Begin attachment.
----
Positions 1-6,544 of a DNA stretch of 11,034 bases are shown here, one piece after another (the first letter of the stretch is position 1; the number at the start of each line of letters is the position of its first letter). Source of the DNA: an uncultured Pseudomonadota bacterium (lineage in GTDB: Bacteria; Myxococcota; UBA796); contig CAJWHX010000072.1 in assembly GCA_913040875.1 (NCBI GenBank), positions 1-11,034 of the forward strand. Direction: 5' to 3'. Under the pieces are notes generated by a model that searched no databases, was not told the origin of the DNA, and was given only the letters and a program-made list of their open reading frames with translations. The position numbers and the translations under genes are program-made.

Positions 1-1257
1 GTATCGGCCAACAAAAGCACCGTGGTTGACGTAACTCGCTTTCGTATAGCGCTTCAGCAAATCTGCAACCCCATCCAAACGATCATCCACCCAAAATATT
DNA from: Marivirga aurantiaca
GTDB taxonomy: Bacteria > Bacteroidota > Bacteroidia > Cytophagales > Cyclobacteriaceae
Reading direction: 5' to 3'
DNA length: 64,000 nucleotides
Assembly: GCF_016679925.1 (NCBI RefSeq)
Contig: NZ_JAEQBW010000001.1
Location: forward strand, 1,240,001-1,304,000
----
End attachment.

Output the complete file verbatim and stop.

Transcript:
Positions 1-6,544 of a DNA stretch of 11,034 bases are shown here, one piece after another (the first letter of the stretch is position 1; the number at the start of each line of letters is the position of its first letter). Source of the DNA: an uncultured Pseudomonadota bacterium (lineage in GTDB: Bacteria; Myxococcota; UBA796); contig CAJWHX010000072.1 in assembly GCA_913040875.1 (NCBI GenBank), positions 1-11,034 of the forward strand. Direction: 5' to 3'. Under the pieces are notes generated by a model that searched no databases, was not told the origin of the DNA, and was given only the letters and a program-made list of their open reading frames with translations. The position numbers and the translations under genes are program-made.

Positions 1-1257
1 GTATCGGCCAACAAAAGCACCGTGGTTGACGTAACTCGCTTTCGTATAGCGCTTCAGCAAATCTGCAACCCCATCCAAACGATCATCCACCCAAAATATT
DNA from: Marivirga aurantiaca
GTDB taxonomy: Bacteria > Bacteroidota > Bacteroidia > Cytophagales > Cyclobacteriaceae
Reading direction: 5' to 3'
DNA length: 64,000 nucleotides
Assembly: GCF_016679925.1 (NCBI RefSeq)
Contig: NZ_JAEQBW010000001.1
Location: forward strand, 1,240,001-1,304,000